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Some students apathetic about MLK Day

BY
BY MICHAEL KAN
Daily Staff Reporter
Published January 16, 2004

When he’s older, LSA freshmen John Wooster will still
recall the day when Linda Brown Thompson came to the University.
For Wooster, it was seeing history before his eyes.

“I mean it was Linda Brown, the little girl in the pea
coat who’s in every American history textbook, why
wouldn’t I go?”

The girl, who at age 7 helped ignite the movement that resulted
in the U.S. Supreme Court’s landmark Brown v. Board of
Education ruling, spoke Monday night in a lecture, marking the
first of many events to remember the civil rights movement at the
University. But Wooster said he wonders why the event didn’t
spark more interest among his friends.

“A lot of my friends said they were going to attend it
with me, but no one went, so I went alone,” he said.

With Martin Luther King, Jr. Day approaching, the University has
sponsored various events and activities as part of its 17th annual
Reverend Dr. Martin Luther King, Jr. Symposium to bring students
together in commemoration of the civil rights movement.

The University will hold no classes Monday in an effort to
encourage students to attend many of these events, which include a
day of community service, a King memorial lecture and discussions
on race-related issues.

Students are excited, but there is a feeling among many students
that the excitement is more because of the three-day weekend and
less because of the holiday and the symposium itself. Like Wooster,
some worry that by not attending any events, students will be
missing out on opportunities to learn more about the history of the
civil rights movement. Moreover, they question if students care
about the holiday.

“Personally, I see it for them as a three day
break,” said LSA sophomore Trevor Angood.

“I think some students take it for granted. … A
decent majority overlook what went on, what the holiday is
about,” he added.

LSA junior Ryan Stack said some students don’t respect the
holiday as much as they should.

“It hasn’t gained the status it should. Some will
definitely celebrate it, but not as much as other holidays,”
he said.

Students who are not attending any events this upcoming Monday
have said they plan to take advantage of the extended weekend by
sleeping in, catching up on homework or returning home to
relax.

LSA junior Bill Begeny said he doesn’t know what he will
do on Martin Luther King, Jr. Day but doesn’t plan on
attending any University sponsored events.

“I would (attend events). It seems like something I should
do, but I’m probably going to spend the day sleeping in,
living up the day off,” he said.

But that doesn’t mean he and other students do not
appreciate King or recognize the importance of having the
holiday.

“I think the University people appreciate him. He’ll
always continue to be the hero for civil rights, but convincing
college kids to attend an hour-long discussion is pretty
difficult,” Begeny said.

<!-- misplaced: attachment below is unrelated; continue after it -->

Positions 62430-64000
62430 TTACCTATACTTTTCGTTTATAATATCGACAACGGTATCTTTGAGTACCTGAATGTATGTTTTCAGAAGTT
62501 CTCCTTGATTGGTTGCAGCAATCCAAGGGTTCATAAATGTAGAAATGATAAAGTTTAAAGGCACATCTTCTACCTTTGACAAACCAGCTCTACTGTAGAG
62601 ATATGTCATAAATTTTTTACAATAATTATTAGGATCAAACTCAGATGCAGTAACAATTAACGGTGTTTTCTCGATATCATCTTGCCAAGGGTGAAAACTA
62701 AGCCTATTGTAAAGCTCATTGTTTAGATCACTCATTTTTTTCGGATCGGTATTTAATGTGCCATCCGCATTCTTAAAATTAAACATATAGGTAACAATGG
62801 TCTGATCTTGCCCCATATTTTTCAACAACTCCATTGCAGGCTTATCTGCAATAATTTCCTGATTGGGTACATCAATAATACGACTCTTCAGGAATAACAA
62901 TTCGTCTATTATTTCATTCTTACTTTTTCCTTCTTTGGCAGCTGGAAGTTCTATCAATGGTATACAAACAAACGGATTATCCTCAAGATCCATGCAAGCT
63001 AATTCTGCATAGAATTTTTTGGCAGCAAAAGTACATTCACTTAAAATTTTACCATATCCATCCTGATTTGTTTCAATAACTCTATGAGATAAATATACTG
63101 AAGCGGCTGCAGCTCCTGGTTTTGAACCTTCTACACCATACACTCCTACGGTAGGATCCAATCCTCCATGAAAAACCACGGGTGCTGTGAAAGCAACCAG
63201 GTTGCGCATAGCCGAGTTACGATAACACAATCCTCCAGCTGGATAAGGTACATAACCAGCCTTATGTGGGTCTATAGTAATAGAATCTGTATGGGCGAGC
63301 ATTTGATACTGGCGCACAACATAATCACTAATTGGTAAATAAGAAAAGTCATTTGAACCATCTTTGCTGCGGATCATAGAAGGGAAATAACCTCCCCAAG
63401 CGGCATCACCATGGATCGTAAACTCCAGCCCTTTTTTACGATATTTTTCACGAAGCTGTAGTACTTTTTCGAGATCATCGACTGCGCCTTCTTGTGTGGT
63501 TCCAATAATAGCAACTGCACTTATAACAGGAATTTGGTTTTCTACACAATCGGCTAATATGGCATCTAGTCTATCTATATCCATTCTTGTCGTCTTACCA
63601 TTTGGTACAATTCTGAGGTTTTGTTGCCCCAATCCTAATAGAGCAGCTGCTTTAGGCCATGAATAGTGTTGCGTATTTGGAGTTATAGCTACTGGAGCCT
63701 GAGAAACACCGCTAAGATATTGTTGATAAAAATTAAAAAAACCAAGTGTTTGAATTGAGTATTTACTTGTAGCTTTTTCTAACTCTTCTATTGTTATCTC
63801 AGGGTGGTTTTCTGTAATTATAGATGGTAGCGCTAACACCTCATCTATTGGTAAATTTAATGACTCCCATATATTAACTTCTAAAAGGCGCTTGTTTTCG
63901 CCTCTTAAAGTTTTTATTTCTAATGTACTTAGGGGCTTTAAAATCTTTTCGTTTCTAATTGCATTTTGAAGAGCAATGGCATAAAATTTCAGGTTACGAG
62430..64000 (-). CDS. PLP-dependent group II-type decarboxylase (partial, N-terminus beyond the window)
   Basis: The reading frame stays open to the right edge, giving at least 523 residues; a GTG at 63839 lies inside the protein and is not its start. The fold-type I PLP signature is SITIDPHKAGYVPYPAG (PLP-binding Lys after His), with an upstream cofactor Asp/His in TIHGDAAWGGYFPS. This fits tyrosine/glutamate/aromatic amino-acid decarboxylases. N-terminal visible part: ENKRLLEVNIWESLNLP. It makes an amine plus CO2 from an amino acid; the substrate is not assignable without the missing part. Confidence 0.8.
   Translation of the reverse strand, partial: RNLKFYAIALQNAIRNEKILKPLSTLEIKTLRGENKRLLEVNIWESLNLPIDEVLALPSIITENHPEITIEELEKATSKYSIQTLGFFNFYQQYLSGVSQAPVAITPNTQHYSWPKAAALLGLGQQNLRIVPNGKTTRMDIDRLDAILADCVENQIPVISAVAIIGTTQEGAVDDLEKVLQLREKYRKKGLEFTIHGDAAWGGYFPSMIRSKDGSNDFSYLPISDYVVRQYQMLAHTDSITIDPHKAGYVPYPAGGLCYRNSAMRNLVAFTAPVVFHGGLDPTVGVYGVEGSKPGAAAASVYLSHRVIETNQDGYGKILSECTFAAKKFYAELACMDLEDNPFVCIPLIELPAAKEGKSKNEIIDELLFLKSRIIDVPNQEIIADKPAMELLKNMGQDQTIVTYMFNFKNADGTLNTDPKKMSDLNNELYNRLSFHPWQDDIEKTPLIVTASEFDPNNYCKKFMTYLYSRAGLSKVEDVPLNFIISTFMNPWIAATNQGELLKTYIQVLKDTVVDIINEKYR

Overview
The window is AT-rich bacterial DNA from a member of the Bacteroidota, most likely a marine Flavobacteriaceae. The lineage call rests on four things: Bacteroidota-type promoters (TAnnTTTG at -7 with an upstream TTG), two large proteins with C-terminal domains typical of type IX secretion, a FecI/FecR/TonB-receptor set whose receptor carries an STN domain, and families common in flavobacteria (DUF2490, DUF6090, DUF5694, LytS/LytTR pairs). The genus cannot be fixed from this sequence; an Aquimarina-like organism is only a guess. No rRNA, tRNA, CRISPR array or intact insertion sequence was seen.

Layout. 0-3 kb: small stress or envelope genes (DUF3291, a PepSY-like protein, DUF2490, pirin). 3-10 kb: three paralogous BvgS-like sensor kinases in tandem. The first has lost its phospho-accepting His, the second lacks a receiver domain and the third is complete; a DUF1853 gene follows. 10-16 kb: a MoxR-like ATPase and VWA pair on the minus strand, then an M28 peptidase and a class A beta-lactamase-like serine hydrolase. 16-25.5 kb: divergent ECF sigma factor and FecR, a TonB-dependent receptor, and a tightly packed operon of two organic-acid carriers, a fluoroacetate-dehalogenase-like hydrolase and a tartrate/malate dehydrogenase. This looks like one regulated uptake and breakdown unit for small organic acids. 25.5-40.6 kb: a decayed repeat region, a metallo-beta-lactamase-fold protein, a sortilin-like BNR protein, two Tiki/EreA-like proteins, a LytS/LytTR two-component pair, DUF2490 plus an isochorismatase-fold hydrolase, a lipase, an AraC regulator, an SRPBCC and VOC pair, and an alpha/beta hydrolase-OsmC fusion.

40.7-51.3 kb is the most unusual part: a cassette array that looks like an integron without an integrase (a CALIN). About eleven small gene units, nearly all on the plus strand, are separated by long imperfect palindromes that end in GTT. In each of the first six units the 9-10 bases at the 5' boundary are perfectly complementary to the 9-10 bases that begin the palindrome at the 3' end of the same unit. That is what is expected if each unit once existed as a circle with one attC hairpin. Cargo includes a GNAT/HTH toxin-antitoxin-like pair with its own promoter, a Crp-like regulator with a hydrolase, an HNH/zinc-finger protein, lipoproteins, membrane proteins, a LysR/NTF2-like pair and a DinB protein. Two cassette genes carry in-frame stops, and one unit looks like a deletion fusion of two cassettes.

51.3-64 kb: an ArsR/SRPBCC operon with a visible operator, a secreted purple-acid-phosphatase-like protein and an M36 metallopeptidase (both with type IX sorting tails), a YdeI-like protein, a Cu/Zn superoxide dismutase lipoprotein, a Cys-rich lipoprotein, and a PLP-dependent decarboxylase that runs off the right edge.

Other students said they already understand the meaning of the
holiday and don’t feel they need to attend the events.

“I think they understand the history, isn’t that all
there is to understand? I mean the holiday is to just remember what
he did. If you are educated on it, that’s pretty good in
itself,” LSA sophomore Bert Brown said.

Yet, there are also many who think students will attend the
events not only to remember King, but also to learn more about the
current issues dealing with race and the past history of the civil
rights movement.

LSA senior Kyle Meteyer said he usually attends an event but
added, “I think students definitely care about it. It’s
just that there’s a difference between caring about it and
participating in events.”

Meteyer said some students might feel they can be productive in
other ways, like doing homework. But he added that the symposium
and its events offer a unique experience they cannot receive any
day.

“I think it’s important that they get the
understanding of the issues more. Rather than getting it from CNN
or a textbook, they can get it from a first hand source,” he
said.

Others think students should naturally be interested in
lectures.

“We are a highly intuitive academic school. People
aren’t here just for their careers, they are here to learn,
and so many people will be interested in the events,” said
LSA junior John Lund, adding that he plans to attend some
events.

Still, some think students should take more time to remember
King and the message for which he stood.

Rackham student Meredith Mira said students lack the knowledge
that Martin Luther King, Jr. Day is more than just a holiday, but a
day of service as well.

“It’s important to get back and recognize there is a
larger purpose … and that we can look at the holiday and
work to create a better society.”

LSA sophomore Camecia Davis said she doesn’t think many
students take the holiday for granted, but she added, “Going
to these events is supporting what (King) stands for and
recognizing that what he has done in the past and passing that
(knowledge) on to other people and future generations.”